Before crying “freedom of speech” you should know what it means

The Constitution is getting quite a workout on Wall Street, across the Loop and Sunday morning in Grant Park, where 175 Occupy Chicago demonstrators were arrested.

And on movie screens.

Near the beginning of the new George Clooney film, “Ides of March,” his character — a presidential candidate — stakes claim to what he believes in. Not Catholicism, or Judaism, Islam or atheism.

He believes in the Constitution of the United States.

Such a ploy might actually play pretty well with many Americans at this point. Even in a nation founded on faith, taking religion out of the fray would appeal to some voters who don't think it has any place in political values.

For some though, you would have to explain what the U.S. Constitution actually means — especially the First Amendment of the Bill of Rights. It reads: “Congress shall make no law respecting an establishment of religion, or prohibiting the free exercise thereof; or abridging the freedom of speech, or the press, or the right of the people to peaceably assemble, and to petition the government for a redress of grievances.”

Perhaps more than any other part of the Constitution, the First Amendment right of “free speech” gets cited by Americans.

Wrongly so.

From an eighth-grader suspended for recording a song about why his teacher should be dead to the gay community members whose parade has been rerouted, the chorus sounds the same: “My right to free speech is being violated.”

The problem with that is: The Constitution doesn't guarantee you “free speech.”

Despite what many seem to believe, the “freedom of speech” guarantee in the Constitution doesn't give you the right to say anything you want, anywhere you want.

The First Amendment makes it unconstitutional for government to suppress speech (and “expression” as it has come to include). That's it.

There are numerous exceptions to that, well beyond just the popular citation of the “yelling fire in a crowded theater” kind of speech that is prohibited. Under the Constitution, the courts allow for many types of dangerous speech to be regulated or banned by law.

Child pornography, defamation and inciting crimes are just a few examples of speech that has been determined to be illegal under the U.S. Constitution.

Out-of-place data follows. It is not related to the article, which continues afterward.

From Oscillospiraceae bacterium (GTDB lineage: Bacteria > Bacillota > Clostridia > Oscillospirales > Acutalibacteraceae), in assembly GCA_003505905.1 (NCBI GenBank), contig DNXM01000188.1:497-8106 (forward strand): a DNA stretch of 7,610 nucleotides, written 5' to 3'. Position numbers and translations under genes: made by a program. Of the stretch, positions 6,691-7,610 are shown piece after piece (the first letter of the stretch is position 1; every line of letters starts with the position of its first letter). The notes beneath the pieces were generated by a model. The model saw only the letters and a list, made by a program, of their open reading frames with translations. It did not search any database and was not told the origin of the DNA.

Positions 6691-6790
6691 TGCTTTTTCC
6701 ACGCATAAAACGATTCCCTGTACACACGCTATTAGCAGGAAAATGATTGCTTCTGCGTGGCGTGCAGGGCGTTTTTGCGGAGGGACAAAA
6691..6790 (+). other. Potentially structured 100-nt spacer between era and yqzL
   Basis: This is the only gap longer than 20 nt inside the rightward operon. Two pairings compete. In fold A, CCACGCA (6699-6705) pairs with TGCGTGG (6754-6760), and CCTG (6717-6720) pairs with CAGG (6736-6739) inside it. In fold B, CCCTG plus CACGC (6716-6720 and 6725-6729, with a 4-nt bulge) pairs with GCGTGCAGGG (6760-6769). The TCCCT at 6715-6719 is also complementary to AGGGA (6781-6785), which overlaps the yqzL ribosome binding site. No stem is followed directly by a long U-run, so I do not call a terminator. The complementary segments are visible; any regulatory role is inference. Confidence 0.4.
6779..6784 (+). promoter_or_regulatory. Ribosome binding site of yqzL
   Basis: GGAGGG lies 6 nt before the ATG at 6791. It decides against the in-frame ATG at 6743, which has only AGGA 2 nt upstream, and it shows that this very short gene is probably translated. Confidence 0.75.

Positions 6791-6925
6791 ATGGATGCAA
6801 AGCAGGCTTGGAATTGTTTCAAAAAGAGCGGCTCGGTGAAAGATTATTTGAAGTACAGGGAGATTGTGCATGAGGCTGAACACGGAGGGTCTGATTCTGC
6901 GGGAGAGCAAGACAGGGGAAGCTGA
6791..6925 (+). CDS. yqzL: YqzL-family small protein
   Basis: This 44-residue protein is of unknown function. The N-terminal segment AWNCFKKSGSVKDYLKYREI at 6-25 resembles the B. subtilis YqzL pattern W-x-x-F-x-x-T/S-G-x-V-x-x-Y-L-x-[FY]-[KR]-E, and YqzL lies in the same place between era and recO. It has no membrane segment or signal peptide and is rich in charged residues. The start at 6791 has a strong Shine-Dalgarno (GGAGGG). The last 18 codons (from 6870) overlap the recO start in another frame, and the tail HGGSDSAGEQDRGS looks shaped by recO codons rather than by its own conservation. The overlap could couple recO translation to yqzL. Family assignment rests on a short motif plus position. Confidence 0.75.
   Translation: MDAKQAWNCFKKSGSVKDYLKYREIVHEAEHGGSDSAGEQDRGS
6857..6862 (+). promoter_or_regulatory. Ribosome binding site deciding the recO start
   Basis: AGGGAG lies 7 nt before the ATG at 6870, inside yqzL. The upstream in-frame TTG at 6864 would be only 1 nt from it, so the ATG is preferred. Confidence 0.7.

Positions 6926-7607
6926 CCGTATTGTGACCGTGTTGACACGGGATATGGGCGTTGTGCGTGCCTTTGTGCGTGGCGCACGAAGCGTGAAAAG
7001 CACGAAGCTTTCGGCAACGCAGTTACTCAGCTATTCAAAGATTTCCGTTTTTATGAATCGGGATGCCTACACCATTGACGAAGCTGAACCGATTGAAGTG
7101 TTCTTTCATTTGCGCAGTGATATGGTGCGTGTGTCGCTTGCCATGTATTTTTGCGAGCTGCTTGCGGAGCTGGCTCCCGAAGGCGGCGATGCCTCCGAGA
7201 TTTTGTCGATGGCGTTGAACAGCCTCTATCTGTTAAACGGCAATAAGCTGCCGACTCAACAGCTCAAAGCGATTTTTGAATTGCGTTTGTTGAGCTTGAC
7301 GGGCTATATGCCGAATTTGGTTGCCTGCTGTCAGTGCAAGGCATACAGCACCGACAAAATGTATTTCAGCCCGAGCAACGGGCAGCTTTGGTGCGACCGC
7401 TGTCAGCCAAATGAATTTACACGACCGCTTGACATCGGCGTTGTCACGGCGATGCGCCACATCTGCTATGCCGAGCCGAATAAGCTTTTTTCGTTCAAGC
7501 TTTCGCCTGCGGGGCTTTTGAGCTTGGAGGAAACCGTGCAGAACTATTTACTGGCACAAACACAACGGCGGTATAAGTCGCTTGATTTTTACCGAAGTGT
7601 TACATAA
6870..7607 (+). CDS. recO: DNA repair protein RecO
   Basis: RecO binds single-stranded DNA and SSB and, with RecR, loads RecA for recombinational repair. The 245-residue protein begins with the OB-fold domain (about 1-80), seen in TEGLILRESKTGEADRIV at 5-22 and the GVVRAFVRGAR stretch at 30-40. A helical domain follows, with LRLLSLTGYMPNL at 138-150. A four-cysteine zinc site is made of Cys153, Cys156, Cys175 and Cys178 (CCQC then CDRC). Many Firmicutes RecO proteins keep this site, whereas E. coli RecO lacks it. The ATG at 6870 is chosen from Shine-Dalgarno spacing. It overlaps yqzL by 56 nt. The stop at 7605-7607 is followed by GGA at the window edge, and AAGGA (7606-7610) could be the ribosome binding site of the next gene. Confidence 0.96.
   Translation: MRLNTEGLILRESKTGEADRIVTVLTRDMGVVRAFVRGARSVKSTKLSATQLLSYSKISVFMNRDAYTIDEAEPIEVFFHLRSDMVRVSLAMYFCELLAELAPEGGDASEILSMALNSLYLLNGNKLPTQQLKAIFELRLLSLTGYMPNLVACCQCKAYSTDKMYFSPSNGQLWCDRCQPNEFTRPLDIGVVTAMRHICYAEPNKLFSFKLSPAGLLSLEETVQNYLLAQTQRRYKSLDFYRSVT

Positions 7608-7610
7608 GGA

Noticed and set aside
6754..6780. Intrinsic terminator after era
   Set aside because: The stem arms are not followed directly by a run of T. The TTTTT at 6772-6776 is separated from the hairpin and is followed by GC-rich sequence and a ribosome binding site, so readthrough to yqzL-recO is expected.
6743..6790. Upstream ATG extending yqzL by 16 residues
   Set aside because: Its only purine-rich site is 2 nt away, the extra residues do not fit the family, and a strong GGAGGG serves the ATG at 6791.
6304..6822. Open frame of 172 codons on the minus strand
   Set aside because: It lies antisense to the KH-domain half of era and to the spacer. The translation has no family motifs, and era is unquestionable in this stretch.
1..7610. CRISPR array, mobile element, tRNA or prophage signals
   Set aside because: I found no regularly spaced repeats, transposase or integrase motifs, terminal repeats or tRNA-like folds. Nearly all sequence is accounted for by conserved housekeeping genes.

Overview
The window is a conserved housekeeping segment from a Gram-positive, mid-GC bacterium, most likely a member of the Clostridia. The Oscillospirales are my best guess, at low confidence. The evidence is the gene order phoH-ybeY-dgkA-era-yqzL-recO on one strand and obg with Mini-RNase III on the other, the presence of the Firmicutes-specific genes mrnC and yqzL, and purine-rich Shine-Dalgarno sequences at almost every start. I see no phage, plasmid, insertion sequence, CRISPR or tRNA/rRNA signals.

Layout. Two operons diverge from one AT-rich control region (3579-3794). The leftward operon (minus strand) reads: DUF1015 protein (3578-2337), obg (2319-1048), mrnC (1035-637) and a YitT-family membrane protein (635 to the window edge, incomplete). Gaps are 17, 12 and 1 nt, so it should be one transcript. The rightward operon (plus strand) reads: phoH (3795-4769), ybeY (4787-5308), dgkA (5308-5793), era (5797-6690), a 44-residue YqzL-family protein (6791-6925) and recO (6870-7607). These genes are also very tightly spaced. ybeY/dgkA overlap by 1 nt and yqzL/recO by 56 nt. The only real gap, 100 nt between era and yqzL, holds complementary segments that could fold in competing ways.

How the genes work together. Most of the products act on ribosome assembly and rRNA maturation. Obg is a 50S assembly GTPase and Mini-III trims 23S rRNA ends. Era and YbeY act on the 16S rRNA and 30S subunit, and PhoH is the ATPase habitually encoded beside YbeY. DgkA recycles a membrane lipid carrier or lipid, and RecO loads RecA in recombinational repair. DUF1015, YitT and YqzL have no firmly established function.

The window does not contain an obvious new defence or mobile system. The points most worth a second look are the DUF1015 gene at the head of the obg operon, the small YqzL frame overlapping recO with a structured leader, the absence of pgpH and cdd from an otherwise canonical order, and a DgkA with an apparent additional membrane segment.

“Free speech” didn't give Occupy Chicago protesters the right last weekend to violate a municipal ordinance that closes Grant Park at 11 p.m. (Neither does the Constitution give Occupy Wall Street demonstrators the right to sleep on public streets and camp in a private park, although for some reason the NYPD has chosen not to enforce trespass laws.)

Ignorance of what “freedom of speech” means resonated with me after reading some of the responses to a story I reported this week on ABC 7. It was called “Red Flag at TSA” and focused on a Southwest suburban man, Roy Egan, who had been employed for nine years as a federal officer at O'Hare International Airport. He worked for the Transportation Security Administration.

Egan had posted hundreds of crude and graphic statements on his Facebook page aimed primarily at Muslims, but also targeting blacks, Hispanics, gays and some politicians, including the Obamas. Muslims, he wrote, should be “exterminated” and he applauded the thought of them going up in flames.

How did we find the postings and the officer? His Facebook page listed his full name and occupation.

During my interview with officer Egan, he defended the postings as his opinion and it was “freedom of speech commentary.”

Although it is unclear how the TSA could have missed such a public display by one of its veteran employees, after learning of it from ABC 7 the officer was suspended and is being fired.

That is when a barrage of emails began stating that the man's termination violated his right of free speech.

First, encouraging certain religious categories of people to be killed is probably not protected speech.

But most importantly, employers do not have to allow their employees to say anything they want. Remember, the Constitution only protects from government suppression. A boss, a corporate board member or a parent can suppress all they want.

Let me put it another way: If I wanted to begin this column with a rant about how terrible the Daily Herald is and then listed the home addresses of editors who enjoy torturing ladybugs, they wouldn't run it. But the free speech covenant wouldn't have been violated because the Daily Herald isn't the government and can set its own rules.

However, if government agents padlocked the Daily Herald to prevent my column from running because the TSA story was embarrassing, that would be a violation of the First Amendment.

When that starts happening, it will be time to invoke the Second Amendment*.

(* A well regulated militia, being necessary to the security of a free state, the right of the people to keep and bear arms, shall not be infringed.)